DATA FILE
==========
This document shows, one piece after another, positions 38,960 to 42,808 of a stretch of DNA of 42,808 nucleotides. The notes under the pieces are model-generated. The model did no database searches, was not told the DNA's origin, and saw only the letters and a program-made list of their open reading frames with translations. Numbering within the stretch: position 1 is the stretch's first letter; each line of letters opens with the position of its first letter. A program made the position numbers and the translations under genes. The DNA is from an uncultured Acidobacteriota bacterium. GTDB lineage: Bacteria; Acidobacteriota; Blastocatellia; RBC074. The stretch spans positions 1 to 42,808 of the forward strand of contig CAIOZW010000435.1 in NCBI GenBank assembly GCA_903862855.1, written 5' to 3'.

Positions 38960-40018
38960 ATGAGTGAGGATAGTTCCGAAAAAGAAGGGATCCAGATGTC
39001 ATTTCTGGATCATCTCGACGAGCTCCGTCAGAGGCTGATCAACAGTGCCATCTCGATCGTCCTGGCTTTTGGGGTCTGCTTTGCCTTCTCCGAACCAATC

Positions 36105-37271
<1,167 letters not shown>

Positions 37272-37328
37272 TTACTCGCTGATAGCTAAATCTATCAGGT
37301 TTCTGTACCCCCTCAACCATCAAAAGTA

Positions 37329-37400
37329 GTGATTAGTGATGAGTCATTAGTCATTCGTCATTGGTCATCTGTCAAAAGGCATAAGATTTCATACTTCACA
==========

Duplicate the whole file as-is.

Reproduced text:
This document shows, one piece after another, positions 38,960 to 42,808 of a stretch of DNA of 42,808 nucleotides. The notes under the pieces are model-generated. The model did no database searches, was not told the DNA's origin, and saw only the letters and a program-made list of their open reading frames with translations. Numbering within the stretch: position 1 is the stretch's first letter; each line of letters opens with the position of its first letter. A program made the position numbers and the translations under genes. The DNA is from an uncultured Acidobacteriota bacterium. GTDB lineage: Bacteria; Acidobacteriota; Blastocatellia; RBC074. The stretch spans positions 1 to 42,808 of the forward strand of contig CAIOZW010000435.1 in NCBI GenBank assembly GCA_903862855.1, written 5' to 3'.

Positions 38960-40018
38960 ATGAGTGAGGATAGTTCCGAAAAAGAAGGGATCCAGATGTC
39001 ATTTCTGGATCATCTCGACGAGCTCCGTCAGAGGCTGATCAACAGTGCCATCTCGATCGTCCTGGCTTTTGGGGTCTGCTTTGCCTTCTCCGAACCAATC

Positions 36105-37271
<1,167 letters not shown>

Positions 37272-37328
37272 TTACTCGCTGATAGCTAAATCTATCAGGT
37301 TTCTGTACCCCCTCAACCATCAAAAGTA

Positions 37329-37400
37329 GTGATTAGTGATGAGTCATTAGTCATTCGTCATTGGTCATCTGTCAAAAGGCATAAGATTTCATACTTCACA